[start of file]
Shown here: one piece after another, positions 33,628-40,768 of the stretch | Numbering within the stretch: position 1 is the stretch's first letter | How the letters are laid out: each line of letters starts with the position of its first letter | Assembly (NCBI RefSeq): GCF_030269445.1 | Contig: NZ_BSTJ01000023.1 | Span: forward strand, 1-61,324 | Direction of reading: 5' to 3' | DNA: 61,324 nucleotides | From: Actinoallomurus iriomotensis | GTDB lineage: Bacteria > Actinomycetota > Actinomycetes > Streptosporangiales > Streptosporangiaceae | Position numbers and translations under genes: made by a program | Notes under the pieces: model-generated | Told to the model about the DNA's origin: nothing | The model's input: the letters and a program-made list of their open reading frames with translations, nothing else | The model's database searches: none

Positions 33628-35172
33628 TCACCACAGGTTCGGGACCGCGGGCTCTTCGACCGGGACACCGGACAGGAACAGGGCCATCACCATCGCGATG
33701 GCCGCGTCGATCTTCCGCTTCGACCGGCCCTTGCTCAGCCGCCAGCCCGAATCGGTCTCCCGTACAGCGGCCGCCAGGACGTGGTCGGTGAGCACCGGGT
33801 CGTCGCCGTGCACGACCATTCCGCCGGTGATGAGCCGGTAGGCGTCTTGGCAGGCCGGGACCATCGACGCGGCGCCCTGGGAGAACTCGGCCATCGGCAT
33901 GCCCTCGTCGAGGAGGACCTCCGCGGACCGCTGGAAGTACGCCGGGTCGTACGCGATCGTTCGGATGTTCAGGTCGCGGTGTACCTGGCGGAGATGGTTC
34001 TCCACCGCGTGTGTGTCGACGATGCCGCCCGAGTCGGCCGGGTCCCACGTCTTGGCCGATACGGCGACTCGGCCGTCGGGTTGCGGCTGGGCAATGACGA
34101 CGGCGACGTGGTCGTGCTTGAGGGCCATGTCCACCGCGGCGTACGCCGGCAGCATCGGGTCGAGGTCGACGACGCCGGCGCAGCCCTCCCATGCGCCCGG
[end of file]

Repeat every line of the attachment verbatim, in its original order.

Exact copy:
Shown here: one piece after another, positions 33,628-40,768 of the stretch | Numbering within the stretch: position 1 is the stretch's first letter | How the letters are laid out: each line of letters starts with the position of its first letter | Assembly (NCBI RefSeq): GCF_030269445.1 | Contig: NZ_BSTJ01000023.1 | Span: forward strand, 1-61,324 | Direction of reading: 5' to 3' | DNA: 61,324 nucleotides | From: Actinoallomurus iriomotensis | GTDB lineage: Bacteria > Actinomycetota > Actinomycetes > Streptosporangiales > Streptosporangiaceae | Position numbers and translations under genes: made by a program | Notes under the pieces: model-generated | Told to the model about the DNA's origin: nothing | The model's input: the letters and a program-made list of their open reading frames with translations, nothing else | The model's database searches: none

Positions 33628-35172
33628 TCACCACAGGTTCGGGACCGCGGGCTCTTCGACCGGGACACCGGACAGGAACAGGGCCATCACCATCGCGATG
33701 GCCGCGTCGATCTTCCGCTTCGACCGGCCCTTGCTCAGCCGCCAGCCCGAATCGGTCTCCCGTACAGCGGCCGCCAGGACGTGGTCGGTGAGCACCGGGT
33801 CGTCGCCGTGCACGACCATTCCGCCGGTGATGAGCCGGTAGGCGTCTTGGCAGGCCGGGACCATCGACGCGGCGCCCTGGGAGAACTCGGCCATCGGCAT
33901 GCCCTCGTCGAGGAGGACCTCCGCGGACCGCTGGAAGTACGCCGGGTCGTACGCGATCGTTCGGATGTTCAGGTCGCGGTGTACCTGGCGGAGATGGTTC
34001 TCCACCGCGTGTGTGTCGACGATGCCGCCCGAGTCGGCCGGGTCCCACGTCTTGGCCGATACGGCGACTCGGCCGTCGGGTTGCGGCTGGGCAATGACGA
34101 CGGCGACGTGGTCGTGCTTGAGGGCCATGTCCACCGCGGCGTACGCCGGCAGCATCGGGTCGAGGTCGACGACGCCGGCGCAGCCCTCCCATGCGCCCGG